In this article, there are many oil jobs to be had in one category alone. Let us look at oil rigs jobs. Rig jobs include the drilling crew which drills holes in the ocean floor or in the ground to a certain depth for maximum oil production. The crew then makes a casing around the hole and pours concrete around it.
• Painter and cleaner – marine painters and cleaners are very tedious and heavy jobs. They are responsible for helping other workers if they need assistance, keeping the rigs tidy and spotless, and must be ready to do some heavy lifting and be exposed to all of the elements while painting the rig. His other responsibilities are repainting the chipped and worn paint and keeping it clean. The painter/cleaner can work unlimited overtime, is paid by the hour, with travel and paid accommodation and free meals.
• A roustabout or lease hand – is also a very tedious job and works on an all-weather schedule with overtime pay. His responsibilities are unloading and loading trucks, moving equipment, waste materials and pipe using an appropriate vehicle. He also keeps the lease tidy and clean, disposes garbage, paints and dig ditches and helps others when necessary. He also has an hourly pay, paid meals, accommodation, and travel.
• Roughneck or floor hand – can be promoted from being a roustabout. His responsibilities are assisting the motor hand and others, connecting or disconnecting the pipes, requires a little painting, cleaning the rig floor, collecting cutting samples and cores. His benefits are the same as the lease hand and painter.
• The motor hand – is a higher position than the roughneck is. His responsibilities are the maintenance of the equipment, operation of the motors and draw works, rotary table, and carrying out tests, maintenance, and lubricating moving parts. The motor hand should be a mechanic, training the new crew, and assisting a derrick and driller whenever possible. He has a paid meal and accommodation, with an hourly pay and travel.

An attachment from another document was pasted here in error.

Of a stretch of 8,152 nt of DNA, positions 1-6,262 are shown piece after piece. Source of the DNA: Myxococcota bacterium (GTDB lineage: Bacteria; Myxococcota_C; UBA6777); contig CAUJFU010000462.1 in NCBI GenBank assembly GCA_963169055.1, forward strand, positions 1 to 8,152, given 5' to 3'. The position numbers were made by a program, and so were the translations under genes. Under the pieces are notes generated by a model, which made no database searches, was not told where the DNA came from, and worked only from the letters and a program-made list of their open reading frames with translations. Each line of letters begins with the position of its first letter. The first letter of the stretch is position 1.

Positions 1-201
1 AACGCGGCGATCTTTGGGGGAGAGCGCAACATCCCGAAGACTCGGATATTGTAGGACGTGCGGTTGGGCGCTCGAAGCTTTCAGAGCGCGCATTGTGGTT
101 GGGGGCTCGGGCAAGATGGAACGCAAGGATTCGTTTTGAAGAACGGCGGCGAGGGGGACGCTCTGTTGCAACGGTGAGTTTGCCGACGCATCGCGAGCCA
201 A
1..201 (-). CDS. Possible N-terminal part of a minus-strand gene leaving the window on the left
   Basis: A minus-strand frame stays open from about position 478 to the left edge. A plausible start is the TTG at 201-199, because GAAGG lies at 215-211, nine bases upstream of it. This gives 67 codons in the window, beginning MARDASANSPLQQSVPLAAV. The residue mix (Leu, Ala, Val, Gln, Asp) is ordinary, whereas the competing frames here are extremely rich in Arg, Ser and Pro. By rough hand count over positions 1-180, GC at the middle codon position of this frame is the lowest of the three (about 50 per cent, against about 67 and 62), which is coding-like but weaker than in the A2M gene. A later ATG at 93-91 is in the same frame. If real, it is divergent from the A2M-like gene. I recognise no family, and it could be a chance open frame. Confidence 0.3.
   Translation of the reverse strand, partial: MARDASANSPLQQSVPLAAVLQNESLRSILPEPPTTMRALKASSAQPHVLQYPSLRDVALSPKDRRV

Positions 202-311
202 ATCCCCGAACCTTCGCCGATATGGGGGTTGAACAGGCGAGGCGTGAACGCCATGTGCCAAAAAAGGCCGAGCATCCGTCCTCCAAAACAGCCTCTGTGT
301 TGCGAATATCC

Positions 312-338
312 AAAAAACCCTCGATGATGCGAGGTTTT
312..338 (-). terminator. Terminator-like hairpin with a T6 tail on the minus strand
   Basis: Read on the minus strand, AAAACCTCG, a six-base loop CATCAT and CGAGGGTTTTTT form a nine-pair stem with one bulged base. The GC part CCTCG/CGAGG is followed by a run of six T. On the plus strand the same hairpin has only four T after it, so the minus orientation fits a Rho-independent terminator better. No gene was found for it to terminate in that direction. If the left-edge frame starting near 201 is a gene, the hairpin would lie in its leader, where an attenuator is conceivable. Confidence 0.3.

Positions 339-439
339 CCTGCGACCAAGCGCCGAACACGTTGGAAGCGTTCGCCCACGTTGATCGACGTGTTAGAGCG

• The derrick hand – is higher than the motor hand and does minimal work in the rig’s derrick. He also guides the pipe in the elevator, out, and stabilizes the pipe while it is being disconnected or connected. He maintains and monitors the drilling fluid, maintenance of the circulation systems and pumps. He can also train incoming crew and helps the driller.
• The driller – is in charge of the drilling rig, manning the pumps and equipments and carries out safety meeting and drills. He also directs locations of the rig, sets it up, and then takes it apart when the drilling is over. He is also in charge of organizing duties and planning, maintaining the record of the production and operation of the rig. He has to make sure that the workers have protective clothing and are responsible for the personnel and rig. He can enjoy lots of traveling and has an overtime pay, paid meals, and lodgings.
• The rig manager – is overall in charge of about everything in the rig, safety, and equipment. He responsible for the regulations and environmental compliance, costs and production, planning rig activities, rig assembly, site clean up, and in supervising the rig dismantling process. Most of all he has to travel a lot, report to the client representative and receives paid lodging and meals.
If you’re a fresh graduate you can also take advantage of a part-time job so that you can build your skills that are valuable to many jobs and resume will give you an edge when you later apply for an entry level position. Many employers prefer to hire candidates who are working because it displays work initiative. You can find more job listings in oil by visiting OilandGasCrossing.com and signing up for a risk free trial today to find oil jobs that are just right for you!